Presenter Information

Desiree DonovanFollow

Start Date

16-11-2018 9:30 AM

End Date

16-11-2018 11:30 AM

Description

Background: Foot ulcers are a major concern in diabetic patients with an estimated 25% of this population developing diabetic neuropathy. The current treatments do not directly address reestablishing the integrity of the microvascular circulation which would decrease wound healing time and the expense of wound care.

Objectives: To examine the possible benefits of utilizing phototherapy as an adjunct treatment to improve diabetic wound outcomes in nursing practice.

Methods: Three data bases were searched: CINAHL Complete, PubMed, and Health Source Nursing and Academic Edition. The search terms were as follows: light therapy, wound healing, low level light therapy, and diabetic patients. Six articles were yielded from these final searches.

Results: Phototherapy offers a positive adjunctive method of treatment with existing diabetic wound management strategies. In reviewing phototherapy topics such as therapy parameters, effects at the cellular level, and impacts on quality of life were repeatedly touched on in the research.

Conclusions: Phototherapy should be considered as an adjunctive therapy to current medical interventions for wound healing. In practice, nurses can work to standardize a set of treatment parameters for clinical practice and develop a training program to operate phototherapy equipment.

Key words: light therapy, wound healing, low level light therapy, and diabetic patients.

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Nov 16th, 9:30 AM Nov 16th, 11:30 AM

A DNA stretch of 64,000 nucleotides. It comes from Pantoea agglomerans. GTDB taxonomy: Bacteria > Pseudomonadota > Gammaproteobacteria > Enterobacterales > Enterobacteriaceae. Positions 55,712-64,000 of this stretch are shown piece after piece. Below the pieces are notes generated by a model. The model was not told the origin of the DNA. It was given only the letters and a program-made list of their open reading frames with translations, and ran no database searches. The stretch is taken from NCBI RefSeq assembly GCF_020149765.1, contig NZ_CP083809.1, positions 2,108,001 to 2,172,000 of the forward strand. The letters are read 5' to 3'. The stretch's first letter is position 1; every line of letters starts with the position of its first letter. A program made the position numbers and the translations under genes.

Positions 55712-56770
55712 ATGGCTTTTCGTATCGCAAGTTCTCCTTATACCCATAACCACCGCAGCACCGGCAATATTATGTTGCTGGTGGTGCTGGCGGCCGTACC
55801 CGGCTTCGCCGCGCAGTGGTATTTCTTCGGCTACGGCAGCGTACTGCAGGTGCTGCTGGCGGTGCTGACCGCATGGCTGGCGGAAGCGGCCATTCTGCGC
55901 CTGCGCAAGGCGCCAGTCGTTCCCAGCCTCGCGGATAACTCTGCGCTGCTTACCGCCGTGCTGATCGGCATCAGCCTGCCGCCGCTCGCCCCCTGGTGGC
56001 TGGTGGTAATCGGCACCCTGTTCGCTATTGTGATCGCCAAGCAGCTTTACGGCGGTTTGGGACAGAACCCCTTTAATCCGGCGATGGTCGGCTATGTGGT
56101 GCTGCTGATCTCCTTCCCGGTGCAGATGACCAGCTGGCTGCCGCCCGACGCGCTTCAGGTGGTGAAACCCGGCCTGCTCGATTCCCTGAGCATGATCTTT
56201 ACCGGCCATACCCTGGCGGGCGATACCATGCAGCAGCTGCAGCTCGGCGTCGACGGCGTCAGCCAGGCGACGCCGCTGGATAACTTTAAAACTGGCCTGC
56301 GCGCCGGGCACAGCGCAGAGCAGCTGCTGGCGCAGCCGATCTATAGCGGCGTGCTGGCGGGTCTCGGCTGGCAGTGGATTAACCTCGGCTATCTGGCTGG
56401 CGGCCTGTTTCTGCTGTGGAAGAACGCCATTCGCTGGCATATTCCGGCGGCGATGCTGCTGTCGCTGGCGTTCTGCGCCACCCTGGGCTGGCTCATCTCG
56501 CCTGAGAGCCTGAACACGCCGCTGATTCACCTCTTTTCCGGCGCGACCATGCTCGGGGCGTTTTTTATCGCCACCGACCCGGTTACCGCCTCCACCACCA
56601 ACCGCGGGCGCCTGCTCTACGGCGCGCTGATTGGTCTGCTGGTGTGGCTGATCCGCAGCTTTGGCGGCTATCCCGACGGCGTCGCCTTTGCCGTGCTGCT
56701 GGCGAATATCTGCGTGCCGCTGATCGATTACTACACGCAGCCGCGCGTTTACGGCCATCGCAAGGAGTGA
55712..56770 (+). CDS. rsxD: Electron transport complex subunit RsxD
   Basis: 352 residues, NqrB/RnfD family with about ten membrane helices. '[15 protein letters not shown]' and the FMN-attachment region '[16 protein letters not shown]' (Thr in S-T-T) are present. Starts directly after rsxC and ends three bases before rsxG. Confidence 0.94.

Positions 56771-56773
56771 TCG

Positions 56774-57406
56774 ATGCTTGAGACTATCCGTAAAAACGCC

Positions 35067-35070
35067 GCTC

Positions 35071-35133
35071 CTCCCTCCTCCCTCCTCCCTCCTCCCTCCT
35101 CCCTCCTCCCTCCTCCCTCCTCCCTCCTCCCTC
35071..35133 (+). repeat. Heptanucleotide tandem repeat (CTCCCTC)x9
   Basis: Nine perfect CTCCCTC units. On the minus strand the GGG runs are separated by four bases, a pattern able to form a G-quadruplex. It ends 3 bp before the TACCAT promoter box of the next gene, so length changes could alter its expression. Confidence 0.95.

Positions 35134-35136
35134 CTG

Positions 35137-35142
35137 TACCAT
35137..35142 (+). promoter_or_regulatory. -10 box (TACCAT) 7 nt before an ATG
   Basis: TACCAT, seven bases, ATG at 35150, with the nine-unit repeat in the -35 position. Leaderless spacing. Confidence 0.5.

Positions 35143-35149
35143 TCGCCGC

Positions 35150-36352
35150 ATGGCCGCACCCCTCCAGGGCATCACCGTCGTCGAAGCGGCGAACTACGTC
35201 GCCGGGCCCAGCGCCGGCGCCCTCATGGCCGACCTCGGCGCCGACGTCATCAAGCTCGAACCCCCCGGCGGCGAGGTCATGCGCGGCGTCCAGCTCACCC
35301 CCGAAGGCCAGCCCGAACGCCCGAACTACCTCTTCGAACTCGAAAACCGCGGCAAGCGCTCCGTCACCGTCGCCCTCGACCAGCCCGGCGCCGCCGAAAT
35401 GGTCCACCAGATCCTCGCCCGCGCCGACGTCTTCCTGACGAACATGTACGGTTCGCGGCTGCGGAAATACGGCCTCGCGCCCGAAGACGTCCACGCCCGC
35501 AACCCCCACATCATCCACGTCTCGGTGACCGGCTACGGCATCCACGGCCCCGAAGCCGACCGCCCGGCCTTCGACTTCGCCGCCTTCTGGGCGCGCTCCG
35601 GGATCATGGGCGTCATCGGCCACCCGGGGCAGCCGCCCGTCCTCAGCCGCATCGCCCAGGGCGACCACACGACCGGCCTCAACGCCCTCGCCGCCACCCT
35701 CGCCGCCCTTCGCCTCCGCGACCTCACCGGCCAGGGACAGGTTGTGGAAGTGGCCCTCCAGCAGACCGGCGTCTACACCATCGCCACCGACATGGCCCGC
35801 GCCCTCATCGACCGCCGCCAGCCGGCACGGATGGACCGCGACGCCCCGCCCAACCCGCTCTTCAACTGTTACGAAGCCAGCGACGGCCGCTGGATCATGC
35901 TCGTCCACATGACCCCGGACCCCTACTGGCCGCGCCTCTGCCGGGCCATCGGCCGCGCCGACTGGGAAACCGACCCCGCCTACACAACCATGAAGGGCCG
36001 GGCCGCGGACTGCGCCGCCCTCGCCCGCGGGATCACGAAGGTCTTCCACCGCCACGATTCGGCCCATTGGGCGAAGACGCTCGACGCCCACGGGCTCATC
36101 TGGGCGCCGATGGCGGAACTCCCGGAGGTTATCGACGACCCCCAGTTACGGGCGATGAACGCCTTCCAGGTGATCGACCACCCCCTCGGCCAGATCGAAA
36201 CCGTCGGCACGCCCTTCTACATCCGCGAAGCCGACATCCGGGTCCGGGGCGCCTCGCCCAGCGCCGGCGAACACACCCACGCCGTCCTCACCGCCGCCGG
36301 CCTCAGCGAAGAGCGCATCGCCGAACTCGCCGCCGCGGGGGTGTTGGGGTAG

Utilizing Phototherapy for Wound Healing in Nursing Practice: An Integrative Literature Review

Background: Foot ulcers are a major concern in diabetic patients with an estimated 25% of this population developing diabetic neuropathy. The current treatments do not directly address reestablishing the integrity of the microvascular circulation which would decrease wound healing time and the expense of wound care.

Objectives: To examine the possible benefits of utilizing phototherapy as an adjunct treatment to improve diabetic wound outcomes in nursing practice.

Methods: Three data bases were searched: CINAHL Complete, PubMed, and Health Source Nursing and Academic Edition. The search terms were as follows: light therapy, wound healing, low level light therapy, and diabetic patients. Six articles were yielded from these final searches.

Results: Phototherapy offers a positive adjunctive method of treatment with existing diabetic wound management strategies. In reviewing phototherapy topics such as therapy parameters, effects at the cellular level, and impacts on quality of life were repeatedly touched on in the research.

Conclusions: Phototherapy should be considered as an adjunctive therapy to current medical interventions for wound healing. In practice, nurses can work to standardize a set of treatment parameters for clinical practice and develop a training program to operate phototherapy equipment.

Key words: light therapy, wound healing, low level light therapy, and diabetic patients.